In Our Nature: The Rise Of Natural Language Generation

June 28, 2019

 

“How can she make a song written by a machine sound so beautiful?”-

Winston Smith

George Orwell had a considerable record for prescience. This question posed in his novel 1984 acknowledges the potential of machine intelligence. Orwell imagined computer systems being employed in roles that are normally reserved for some of the most developed and nuanced elements of human creative ability. The book was written in 1949 when modern computing was still in its infancy. The rapid development of the generative capacities of computers in recent years seeming almost like a historical inevitability from this point of view. The recent rise in NLG (Natural Language Generation) is a long-theorized, highly-anticipated revolution. It is increasingly also a big-money industry.

Looking back again at 1949, we find that around half of the world’s population was illiterate. This figure now stands at around 13%. This represents not just improving educational standards worldwide, but an ever-expanding marketplace for text-based content. In the age of printed media, monolithic journalistic institutions and publishing houses dominated this marketplace, owning and controlling access to the distribution of media.

 

Finding Jobs For Machines

Humans are generally inquisitive, creative beings – computers not so much. Naturally the first tasks we’ve train our bots to do are those which  which require little to no critical analysis. This means jobs focused on the recording of facts that can be represented as statistics are particularly suitable. In 2017 The Washington Post revealed that they had been able to increase their coverage of high school football tournaments. 

To do this, they applied their in-house NLG system, ‘Heliograph’. Over the course of a season they were able to publish 500 articles with only oversight by human journalists. As a result, not only did they deliver a more thorough service for football fans, but journalists’ time was no longer being wasted on tasks more easily achieved by their robotic counterparts. This has the effect of reducing costs and also allowed their staff to focus on the many other tasks still unsuited to the current state of digital minds. 

The ability of AI systems to comprehend and organize content should not be underestimated. In April this year US publisher Springer  released its first machine-generated book. Their system provided the book’s contents, introductions and references automatically. A large number of scholarly articles had to be reduced into succinct summaries.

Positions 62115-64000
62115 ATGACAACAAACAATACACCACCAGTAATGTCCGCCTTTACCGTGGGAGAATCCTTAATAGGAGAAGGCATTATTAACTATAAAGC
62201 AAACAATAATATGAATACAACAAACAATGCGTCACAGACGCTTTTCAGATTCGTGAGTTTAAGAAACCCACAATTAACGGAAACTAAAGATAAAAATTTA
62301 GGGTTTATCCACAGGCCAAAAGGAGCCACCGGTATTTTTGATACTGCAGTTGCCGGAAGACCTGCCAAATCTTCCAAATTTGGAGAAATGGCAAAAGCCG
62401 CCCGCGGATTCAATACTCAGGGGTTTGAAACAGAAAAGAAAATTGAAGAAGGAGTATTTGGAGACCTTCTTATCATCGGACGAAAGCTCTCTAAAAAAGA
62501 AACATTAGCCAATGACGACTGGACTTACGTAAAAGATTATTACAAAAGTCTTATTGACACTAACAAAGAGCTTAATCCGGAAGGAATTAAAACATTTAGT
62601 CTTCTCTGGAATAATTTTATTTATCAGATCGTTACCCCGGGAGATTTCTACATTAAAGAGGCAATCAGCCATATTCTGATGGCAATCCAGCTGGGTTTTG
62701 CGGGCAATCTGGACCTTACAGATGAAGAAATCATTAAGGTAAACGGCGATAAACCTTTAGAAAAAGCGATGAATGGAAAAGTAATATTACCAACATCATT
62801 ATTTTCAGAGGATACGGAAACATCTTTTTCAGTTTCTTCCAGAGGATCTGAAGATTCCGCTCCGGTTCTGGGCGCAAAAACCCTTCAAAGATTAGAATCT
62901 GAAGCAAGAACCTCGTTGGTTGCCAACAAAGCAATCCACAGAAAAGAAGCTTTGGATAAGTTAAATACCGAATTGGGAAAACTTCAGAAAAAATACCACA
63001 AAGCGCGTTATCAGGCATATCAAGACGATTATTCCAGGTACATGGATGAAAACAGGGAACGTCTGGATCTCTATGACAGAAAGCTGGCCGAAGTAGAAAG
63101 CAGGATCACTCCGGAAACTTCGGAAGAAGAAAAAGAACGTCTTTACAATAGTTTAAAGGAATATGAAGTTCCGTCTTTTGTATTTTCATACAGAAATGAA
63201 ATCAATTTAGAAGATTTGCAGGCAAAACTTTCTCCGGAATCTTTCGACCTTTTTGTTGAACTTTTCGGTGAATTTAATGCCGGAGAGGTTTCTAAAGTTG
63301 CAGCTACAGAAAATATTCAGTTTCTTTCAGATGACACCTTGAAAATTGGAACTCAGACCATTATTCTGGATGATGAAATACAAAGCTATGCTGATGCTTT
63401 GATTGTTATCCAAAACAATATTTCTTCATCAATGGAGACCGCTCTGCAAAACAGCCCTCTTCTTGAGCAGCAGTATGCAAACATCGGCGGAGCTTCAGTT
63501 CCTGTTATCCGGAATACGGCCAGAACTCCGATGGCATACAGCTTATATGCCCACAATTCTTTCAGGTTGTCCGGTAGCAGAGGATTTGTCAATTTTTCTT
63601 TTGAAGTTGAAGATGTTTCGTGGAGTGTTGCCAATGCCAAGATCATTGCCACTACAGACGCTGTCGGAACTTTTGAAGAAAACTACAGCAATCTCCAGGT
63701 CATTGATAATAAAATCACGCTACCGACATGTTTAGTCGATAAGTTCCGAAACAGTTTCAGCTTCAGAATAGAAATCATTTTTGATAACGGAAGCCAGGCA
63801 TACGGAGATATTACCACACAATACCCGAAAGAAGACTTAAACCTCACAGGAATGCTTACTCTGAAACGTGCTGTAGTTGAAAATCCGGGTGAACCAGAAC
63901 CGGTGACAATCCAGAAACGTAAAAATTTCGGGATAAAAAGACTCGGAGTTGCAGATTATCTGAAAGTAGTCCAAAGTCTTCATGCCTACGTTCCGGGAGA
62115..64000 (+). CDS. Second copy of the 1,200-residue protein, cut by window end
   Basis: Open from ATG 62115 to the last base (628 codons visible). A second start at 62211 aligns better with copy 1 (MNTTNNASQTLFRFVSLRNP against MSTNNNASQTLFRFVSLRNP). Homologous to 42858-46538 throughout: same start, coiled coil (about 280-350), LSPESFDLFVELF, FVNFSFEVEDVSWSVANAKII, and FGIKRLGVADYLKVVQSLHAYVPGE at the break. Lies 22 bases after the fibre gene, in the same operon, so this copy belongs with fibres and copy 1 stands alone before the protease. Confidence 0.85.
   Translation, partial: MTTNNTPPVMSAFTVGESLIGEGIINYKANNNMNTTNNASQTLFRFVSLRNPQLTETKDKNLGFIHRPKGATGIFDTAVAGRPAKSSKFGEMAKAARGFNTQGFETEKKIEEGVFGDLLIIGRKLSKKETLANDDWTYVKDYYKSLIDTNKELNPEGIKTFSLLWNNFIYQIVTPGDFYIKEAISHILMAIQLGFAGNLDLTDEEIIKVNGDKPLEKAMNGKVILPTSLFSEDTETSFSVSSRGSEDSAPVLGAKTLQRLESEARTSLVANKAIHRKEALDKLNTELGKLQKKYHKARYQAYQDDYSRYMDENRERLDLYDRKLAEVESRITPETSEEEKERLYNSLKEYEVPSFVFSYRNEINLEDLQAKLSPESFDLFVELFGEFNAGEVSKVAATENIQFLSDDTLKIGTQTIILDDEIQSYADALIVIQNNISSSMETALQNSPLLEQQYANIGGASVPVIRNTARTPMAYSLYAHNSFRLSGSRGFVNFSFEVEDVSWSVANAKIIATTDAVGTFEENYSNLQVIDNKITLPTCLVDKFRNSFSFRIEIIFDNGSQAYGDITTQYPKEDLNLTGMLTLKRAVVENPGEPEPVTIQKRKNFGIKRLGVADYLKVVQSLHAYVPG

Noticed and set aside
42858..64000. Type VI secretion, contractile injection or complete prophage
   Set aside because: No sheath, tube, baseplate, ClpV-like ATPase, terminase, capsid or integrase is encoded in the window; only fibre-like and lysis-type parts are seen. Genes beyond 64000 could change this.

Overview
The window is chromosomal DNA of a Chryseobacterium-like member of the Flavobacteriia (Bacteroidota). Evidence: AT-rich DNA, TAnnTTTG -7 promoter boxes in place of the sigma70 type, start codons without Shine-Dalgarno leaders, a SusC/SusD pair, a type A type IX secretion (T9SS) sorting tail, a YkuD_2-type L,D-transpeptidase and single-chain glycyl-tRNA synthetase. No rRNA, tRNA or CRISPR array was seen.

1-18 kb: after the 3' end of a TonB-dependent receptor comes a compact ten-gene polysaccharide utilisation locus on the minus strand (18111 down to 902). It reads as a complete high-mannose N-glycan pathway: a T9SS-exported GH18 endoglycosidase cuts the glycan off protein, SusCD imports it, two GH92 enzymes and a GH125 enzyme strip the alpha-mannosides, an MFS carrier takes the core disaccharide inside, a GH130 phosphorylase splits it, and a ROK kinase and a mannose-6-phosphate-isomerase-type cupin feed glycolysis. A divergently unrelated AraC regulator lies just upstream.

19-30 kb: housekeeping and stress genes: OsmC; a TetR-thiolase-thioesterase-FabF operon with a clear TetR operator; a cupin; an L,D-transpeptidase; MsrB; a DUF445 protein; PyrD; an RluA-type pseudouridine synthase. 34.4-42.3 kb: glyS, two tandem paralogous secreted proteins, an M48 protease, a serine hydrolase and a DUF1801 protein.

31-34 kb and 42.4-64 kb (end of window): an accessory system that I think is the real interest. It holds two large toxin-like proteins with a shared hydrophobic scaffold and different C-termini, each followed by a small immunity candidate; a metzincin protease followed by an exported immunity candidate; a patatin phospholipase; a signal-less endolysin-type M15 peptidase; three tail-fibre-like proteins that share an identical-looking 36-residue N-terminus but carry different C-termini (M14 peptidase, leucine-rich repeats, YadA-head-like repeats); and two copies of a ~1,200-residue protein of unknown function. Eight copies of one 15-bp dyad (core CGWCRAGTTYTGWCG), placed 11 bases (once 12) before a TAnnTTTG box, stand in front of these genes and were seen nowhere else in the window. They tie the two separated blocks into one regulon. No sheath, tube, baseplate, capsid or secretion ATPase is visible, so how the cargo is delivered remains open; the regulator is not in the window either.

A Changing Environment

These examples represent just a small sample of the many ways AI is making its presence known in the world of content. One of the key aspects of the functionality of machine-learning which makes it such a powerful source of change is the ‘feed-back loop’ nature of its operation. Systems that learn from themselves more and more efficiently can result in and upwards trend in which large improvements can be made over a relatively short period of time. As Natural Language Generation becomes more ubiquitous, more and more data can be generated for its further improvement – this feedback loop is an essential asset in the field’s development. Two areas in which NLG is already commonplace are chatbot applications and email auto-completion. Already the lines between human and computer generated content are beginning to blur.

 

 

Keeping Up With The Curve

The real question is, how might this affect your business? If you work with content, it might be wise to start keeping track of developments in the field. For companies who currently deal in large quantities of structured data, a new era may be on the horizon. Interesting, meaningful, shareable content can be easily generated from this untapped resource of information.  The potential marketing applications regarding this data-driven businesses should not be ignored. Conversely, the ability to manipulate unstructured data into valuable insights will be making new techniques open to business analysts. It will be those who best navigate these areas of innovation who will reap the rewards. 

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